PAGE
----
Equality and Diversity Policy Template & Guidance
No matter what separates you from those you pass silently on the street, each person deserves equal opportunity. No matter what background they may come from or what attributes they may possess, everyone deserves to be treated fairly.
But this does not mean simply treating everyone the same. Equality and diversity is all about promoting and accepting the things that distinguish us from our neighbours. It’s about ensuring that you are receptive to the needs of those with unique characteristics; that you are supportive and inclusive of them. This is what an equality and diversity policy represents.
What is an Equality and Diversity Policy?
This is a written document that solidifies your commitment to promoting equality and diversity in your workplace, particularly in areas like recruitment, training, and pay. It demonstrates that you value every individual; that you are willing and prepared to fulfil their needs; that you will stand by them and combat discrimination.
More specifically, the equality and diversity policy will state that the company aims to safeguard those who may face inequality or harassment due to one or more of the nine ‘protected characteristics’. These are protected from discrimination under equality legislation – the Equality Act (2010).
The 9 Protected Characteristics are:
- Sexual orientation
- Religion or belief
- Gender reassignment
- Marriage or civil partnership
- Pregnancy and maternity
Every workplace should have an equality and diversity policy, and apply it to every aspect of employment – whether it be recruitment, pay, access to facilities, benefits, discipline procedures, and everything in between, right up to the end of their employment and beyond.
What should my Equality and Diversity Policy include?
Your policy will explain your attitudes and values towards equality and diversity in the workplace. It will outline what your primary aims are for removing prejudice and inequality, and how you will improve your workplace in terms of fair treatment, i.e. by:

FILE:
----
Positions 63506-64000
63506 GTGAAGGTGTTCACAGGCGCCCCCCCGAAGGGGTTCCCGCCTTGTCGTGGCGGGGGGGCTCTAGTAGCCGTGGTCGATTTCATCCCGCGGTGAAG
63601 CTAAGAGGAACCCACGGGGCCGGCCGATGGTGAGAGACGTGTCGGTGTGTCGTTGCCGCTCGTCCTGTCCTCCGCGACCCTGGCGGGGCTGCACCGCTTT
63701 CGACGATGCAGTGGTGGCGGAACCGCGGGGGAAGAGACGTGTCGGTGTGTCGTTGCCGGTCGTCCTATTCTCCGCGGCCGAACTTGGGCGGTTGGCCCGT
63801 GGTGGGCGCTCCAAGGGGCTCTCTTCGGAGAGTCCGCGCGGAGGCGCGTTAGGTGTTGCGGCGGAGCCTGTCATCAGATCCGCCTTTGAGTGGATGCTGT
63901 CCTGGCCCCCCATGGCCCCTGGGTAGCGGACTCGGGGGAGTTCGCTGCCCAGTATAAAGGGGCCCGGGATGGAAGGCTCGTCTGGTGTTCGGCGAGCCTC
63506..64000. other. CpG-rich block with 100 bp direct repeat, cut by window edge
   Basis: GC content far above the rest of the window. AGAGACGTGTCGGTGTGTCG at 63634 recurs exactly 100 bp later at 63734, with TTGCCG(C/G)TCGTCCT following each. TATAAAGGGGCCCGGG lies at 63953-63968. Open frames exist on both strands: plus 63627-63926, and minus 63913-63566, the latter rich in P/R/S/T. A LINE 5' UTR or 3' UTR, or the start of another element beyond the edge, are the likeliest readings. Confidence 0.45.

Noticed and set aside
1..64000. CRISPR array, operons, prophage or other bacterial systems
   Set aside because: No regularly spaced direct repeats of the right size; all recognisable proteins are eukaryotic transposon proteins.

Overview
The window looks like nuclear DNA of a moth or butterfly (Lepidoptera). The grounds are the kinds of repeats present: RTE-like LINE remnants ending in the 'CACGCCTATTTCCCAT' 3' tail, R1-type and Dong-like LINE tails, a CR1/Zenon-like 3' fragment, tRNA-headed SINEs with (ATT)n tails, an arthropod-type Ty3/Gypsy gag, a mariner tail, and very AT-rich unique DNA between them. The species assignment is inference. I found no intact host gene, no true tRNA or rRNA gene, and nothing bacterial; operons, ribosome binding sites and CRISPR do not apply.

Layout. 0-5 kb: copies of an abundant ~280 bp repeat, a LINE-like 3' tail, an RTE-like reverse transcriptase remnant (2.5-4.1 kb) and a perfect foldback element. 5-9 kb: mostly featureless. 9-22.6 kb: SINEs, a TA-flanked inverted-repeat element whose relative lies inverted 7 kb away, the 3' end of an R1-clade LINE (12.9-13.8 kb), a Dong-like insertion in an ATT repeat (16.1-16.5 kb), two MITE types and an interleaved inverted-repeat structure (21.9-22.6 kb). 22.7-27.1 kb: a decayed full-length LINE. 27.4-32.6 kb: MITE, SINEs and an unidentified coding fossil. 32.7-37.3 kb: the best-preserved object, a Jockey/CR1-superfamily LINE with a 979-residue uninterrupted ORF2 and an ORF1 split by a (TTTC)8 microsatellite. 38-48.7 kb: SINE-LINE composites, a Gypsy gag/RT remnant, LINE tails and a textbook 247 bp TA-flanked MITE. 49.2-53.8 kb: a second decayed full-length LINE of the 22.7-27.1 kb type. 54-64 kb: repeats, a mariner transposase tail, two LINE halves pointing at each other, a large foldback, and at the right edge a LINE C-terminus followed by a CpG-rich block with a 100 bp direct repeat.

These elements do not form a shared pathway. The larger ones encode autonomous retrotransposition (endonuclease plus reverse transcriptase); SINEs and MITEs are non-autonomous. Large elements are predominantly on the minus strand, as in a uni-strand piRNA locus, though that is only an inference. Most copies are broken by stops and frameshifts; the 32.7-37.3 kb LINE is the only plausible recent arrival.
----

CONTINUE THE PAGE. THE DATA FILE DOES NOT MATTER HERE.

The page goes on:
- Creating a positive and supportive working environment for all staff and customers.
- Protecting employees from being discriminated against because of one or more of the protected characteristics that apply to them.
- Providing equal opportunity for everyone in the workforce, no matter their background or characteristics.
- Promoting the diversity of the workforce.
- Responding to changing demographics and working patterns, e.g. employers being flexible with work so to retain valuable employees who have specific needs and meet customer demands.
7 steps on how to write an Equality & Diversity Policy:
- To begin the policy, write a statement that outlines your organisation’s commitment to equality; that explains your aims are to create a workforce that is diverse, promotes positivity, and instils a can-do attitude in everyone, no matter their background or characteristics.
- Following this paragraph, identify that your employment will not discriminate on the grounds of any protected characteristics.This demonstrates your understanding of the protected characteristics; that you are able to identify them; that you will not be biased or have reservations based on them. Explicitly state that you oppose all forms of unlawful and unfair discrimination.
- Then, outline the type of work environment your establishment aims to create, i.e. one free of discrimination and prejudice. Make it clear that everyone will be treated fairly, with respect, and will be given equal opportunity in every aspect of their working role.
- State that, when selecting for employment, promotion, training, or anything of this nature, it will be based on the individual’s own merits. Their aptitude and ability will determine their suitability for the role; it will not be affected by any of the protected characteristics.
- You could then give a list of bullet points that sum up your main attitudes, values, and aims where equality and diversity is concerned, such as one stating that you aim to create an environment in which individual differences and the ways in which everyone contributes is recognised and valued.
- Reinforce your sentiments and your intolerance towards discrimination – including the fact that disciplinary action will be taken against those that breach your policy.
- And lastly, state that the policy is active; that it will be monitored and reviewed annually. But don’t just say it; do it!
Monitoring is the key to delivering diversity
There’s no use in writing up your policy and then forgetting of its existence! Achieving equality and diversity in your workplace requires keeping an ear to the ground and nipping discrimination in the bud before it surfaces. That means taking action to ensure your policy is adhered to.
To do so, you should ensure that there is: